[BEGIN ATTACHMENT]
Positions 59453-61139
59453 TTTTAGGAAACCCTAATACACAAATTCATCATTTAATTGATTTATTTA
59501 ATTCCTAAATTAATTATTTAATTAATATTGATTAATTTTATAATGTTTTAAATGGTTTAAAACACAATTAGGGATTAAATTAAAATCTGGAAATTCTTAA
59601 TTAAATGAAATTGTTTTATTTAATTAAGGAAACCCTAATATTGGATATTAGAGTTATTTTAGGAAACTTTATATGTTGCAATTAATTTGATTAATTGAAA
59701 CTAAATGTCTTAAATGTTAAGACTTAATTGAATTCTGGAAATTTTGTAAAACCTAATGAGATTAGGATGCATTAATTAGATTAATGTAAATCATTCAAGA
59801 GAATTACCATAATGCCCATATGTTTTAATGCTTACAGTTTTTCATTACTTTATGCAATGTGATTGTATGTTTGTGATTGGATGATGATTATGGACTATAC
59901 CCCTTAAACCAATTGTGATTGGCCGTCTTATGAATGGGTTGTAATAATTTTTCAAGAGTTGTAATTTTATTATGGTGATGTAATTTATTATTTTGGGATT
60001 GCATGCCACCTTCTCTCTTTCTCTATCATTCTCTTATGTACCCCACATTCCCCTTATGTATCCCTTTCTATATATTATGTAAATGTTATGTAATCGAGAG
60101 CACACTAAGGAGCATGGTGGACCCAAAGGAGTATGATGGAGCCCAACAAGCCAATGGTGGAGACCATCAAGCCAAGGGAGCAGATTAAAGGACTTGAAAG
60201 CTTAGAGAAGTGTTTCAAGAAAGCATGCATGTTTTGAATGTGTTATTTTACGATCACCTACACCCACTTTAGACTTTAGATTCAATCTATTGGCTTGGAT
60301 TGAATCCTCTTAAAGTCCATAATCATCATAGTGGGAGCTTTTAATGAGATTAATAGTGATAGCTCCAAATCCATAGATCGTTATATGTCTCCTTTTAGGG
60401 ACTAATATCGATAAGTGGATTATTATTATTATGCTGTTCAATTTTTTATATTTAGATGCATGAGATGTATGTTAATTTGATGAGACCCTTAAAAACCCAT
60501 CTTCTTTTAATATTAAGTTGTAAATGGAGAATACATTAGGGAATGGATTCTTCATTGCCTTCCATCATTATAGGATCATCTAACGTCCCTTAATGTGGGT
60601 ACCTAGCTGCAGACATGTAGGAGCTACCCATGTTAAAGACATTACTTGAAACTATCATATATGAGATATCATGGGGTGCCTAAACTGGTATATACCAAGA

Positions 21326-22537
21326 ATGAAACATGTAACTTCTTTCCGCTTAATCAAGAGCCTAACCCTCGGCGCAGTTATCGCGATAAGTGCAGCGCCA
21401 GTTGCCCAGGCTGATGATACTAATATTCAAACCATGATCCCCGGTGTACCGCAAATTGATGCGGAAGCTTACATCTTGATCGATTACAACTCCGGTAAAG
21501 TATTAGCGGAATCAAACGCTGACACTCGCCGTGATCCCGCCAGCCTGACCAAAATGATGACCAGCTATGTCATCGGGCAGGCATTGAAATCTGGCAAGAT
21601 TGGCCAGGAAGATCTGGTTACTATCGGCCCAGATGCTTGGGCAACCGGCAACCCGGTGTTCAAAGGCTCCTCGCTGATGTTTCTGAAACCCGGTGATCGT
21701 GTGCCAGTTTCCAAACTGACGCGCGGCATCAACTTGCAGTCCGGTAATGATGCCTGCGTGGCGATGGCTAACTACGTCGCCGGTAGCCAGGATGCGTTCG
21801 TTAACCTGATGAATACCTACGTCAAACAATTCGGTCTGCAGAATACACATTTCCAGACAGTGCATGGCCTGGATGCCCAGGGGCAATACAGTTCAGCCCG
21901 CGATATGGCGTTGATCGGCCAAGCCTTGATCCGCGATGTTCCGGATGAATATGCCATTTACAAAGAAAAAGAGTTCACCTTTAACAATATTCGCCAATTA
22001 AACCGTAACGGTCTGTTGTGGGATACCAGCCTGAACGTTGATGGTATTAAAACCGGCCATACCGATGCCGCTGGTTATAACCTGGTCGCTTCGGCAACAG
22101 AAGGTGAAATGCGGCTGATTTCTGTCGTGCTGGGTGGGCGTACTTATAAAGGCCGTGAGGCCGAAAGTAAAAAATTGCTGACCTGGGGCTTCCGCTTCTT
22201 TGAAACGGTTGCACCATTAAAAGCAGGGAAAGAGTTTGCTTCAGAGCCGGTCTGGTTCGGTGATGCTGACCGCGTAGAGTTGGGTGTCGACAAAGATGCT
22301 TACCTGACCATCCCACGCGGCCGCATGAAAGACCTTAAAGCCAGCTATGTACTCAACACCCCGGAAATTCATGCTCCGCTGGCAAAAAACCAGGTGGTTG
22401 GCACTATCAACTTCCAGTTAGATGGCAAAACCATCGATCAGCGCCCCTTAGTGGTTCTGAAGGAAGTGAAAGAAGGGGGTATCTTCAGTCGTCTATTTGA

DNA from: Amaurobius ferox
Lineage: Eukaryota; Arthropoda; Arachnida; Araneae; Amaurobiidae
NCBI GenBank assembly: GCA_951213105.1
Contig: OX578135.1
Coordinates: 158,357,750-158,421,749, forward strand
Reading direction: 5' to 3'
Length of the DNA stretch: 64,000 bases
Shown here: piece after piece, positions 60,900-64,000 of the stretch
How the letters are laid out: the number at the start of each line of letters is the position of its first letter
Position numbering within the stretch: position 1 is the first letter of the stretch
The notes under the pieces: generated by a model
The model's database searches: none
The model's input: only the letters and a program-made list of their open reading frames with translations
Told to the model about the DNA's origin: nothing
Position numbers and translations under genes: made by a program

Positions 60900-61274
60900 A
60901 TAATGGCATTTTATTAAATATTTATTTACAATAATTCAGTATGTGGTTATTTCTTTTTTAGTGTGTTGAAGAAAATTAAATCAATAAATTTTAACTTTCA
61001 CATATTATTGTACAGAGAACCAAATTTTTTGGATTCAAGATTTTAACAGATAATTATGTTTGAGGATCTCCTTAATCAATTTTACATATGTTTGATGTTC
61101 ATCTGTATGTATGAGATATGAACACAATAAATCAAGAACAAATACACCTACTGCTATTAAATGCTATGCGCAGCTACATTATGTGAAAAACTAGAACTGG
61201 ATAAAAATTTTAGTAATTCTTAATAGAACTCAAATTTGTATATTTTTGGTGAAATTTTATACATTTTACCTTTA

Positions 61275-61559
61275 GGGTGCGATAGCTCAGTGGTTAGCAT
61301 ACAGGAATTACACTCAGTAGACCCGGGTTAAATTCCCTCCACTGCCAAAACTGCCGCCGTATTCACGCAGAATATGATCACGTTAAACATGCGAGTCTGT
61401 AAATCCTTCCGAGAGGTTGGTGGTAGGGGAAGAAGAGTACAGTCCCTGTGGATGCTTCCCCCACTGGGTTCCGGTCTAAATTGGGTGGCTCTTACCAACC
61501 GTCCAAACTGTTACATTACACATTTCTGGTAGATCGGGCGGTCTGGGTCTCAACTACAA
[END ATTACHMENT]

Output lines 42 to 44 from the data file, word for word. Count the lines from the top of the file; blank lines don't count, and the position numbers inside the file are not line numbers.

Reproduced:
Position numbers and translations under genes: made by a program

Positions 60900-61274
60900 A